The area’s rich culture and natural offerings have drawn artists from around the globe to Santa Fe, which is known as one of the greatest art cities in the world. Arts and culture are entwined throughout the city and have become part of the everyday landscape. “I would describe Santa Fe as layered,” explains Pauline Kamiyama, the city’s Director of Arts and Culture. “There are mixed peoples here, there is an indigenous-centered perspective that I think lends itself to a healing feeling and a place that causes you to pause. Culture is seeped into everything across the board. So for arts and culture, we really define culture as our values, how we think as well as what we cook around the dinner table, our artmaking forms and whatnot. The culture in this city encourages young and old traditions in new formats. And that’s what makes it exciting.”
Santa Fe is the United States’ first UNESCO designated Creative City, which recognizes creativity as a factor in urban development. The city is home to the New Mexico Museum of Art, the Georgia O’Keeffe Museum and the Museum of contemporary Native Art. There are also more than 250 galleries filled with art covering all mediums and styles in the city’s Canyon Road, downtown Lincoln Avenue, and Railyard districts. But art is not limited to those areas. Studios, classes and installations can be found in every corner of the creative city.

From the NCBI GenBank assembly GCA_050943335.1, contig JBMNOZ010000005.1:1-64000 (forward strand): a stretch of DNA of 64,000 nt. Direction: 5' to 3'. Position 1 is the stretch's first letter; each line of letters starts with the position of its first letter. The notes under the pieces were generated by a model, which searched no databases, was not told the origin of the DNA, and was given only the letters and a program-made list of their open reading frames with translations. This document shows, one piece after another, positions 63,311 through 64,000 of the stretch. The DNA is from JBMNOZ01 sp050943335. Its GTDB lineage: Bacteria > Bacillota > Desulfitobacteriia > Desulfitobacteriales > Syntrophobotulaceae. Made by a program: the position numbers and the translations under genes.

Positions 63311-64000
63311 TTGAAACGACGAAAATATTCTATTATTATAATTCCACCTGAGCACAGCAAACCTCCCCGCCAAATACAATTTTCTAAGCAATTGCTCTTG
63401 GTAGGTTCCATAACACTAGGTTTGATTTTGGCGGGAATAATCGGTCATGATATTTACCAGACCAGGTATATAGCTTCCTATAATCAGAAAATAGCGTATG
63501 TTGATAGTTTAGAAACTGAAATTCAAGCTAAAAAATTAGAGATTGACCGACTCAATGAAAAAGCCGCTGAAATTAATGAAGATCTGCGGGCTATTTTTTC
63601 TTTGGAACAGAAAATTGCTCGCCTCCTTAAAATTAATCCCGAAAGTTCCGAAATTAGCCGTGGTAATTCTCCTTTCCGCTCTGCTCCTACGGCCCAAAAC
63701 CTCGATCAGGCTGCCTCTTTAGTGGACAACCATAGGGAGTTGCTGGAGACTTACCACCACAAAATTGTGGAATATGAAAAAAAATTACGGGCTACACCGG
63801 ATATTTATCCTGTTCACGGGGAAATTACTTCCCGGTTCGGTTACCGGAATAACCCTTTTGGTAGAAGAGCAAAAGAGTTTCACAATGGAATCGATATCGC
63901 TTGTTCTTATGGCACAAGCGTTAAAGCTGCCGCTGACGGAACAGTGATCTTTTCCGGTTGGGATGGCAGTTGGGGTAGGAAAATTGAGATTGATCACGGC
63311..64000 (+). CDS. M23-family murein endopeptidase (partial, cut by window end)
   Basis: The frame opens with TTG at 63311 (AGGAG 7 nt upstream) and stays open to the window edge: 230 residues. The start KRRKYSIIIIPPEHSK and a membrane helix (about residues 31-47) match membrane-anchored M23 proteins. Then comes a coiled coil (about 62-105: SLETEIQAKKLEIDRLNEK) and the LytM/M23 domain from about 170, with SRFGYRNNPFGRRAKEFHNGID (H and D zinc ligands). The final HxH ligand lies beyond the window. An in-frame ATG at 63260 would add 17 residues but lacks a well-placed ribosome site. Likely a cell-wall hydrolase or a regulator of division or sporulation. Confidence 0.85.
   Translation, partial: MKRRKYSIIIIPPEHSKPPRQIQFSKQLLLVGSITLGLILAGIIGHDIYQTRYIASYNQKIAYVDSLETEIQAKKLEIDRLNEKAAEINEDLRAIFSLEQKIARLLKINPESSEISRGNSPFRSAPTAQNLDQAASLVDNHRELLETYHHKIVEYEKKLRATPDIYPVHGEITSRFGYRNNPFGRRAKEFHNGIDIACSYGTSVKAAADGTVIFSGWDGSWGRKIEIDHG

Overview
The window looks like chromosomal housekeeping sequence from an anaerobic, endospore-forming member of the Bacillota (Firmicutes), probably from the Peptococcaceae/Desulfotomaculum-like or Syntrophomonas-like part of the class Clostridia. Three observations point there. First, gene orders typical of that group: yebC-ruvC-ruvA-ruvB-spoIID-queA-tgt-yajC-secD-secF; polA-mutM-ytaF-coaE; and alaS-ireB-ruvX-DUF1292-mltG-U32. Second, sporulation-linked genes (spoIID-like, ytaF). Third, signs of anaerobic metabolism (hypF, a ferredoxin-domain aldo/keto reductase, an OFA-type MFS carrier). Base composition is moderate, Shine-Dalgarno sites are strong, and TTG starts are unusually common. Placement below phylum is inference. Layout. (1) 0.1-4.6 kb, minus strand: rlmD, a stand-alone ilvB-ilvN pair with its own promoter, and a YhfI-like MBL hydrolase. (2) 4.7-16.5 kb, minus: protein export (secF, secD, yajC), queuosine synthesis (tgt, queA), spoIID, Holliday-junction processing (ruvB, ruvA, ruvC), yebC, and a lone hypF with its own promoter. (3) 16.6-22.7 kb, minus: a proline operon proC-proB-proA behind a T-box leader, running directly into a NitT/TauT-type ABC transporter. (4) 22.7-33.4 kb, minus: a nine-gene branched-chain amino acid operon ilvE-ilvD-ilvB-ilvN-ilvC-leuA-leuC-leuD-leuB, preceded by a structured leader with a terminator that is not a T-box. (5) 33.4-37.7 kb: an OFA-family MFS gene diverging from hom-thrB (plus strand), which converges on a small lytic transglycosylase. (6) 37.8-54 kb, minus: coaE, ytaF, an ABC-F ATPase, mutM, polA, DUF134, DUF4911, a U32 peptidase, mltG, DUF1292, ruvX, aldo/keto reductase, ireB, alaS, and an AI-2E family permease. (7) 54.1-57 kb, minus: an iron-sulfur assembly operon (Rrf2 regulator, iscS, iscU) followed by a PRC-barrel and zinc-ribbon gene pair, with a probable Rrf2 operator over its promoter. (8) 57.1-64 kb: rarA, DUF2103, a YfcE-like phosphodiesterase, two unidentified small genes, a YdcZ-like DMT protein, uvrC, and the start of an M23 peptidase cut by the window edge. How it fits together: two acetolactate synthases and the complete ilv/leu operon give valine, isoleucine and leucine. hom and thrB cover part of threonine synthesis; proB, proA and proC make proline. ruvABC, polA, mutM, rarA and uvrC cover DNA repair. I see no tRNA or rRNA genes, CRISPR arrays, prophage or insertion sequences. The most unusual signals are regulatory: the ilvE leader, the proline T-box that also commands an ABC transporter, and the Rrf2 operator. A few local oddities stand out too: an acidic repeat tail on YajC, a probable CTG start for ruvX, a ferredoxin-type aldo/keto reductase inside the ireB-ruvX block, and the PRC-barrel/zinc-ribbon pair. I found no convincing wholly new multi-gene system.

“Traditionally, the downtown plaza area has a concentration of commercial galleries and museums with events happening there, but we’re also encouraging culture and arts throughout the city,” Kamiyama says. “We are engaging with more arts collaborations, art collectives to do artist residencies.”
When Kamiyama says throughout the city, she means it. The city worked with the Santa Fe Art Institute in previous years to place artists everywhere, including within the fire department’s mobile health unit.
“We are really honoring art that takes place in non-traditional spaces,” Kamiyama explains. “And that’s what gives the city some depth.”
Santa Fe works hard to foster that creativity, and to also channel it into ways that can benefit its residents and the economy. They are currently working with a group called Americans for the Arts to participate in a yearlong study called “Arts and Economic Prosperity.”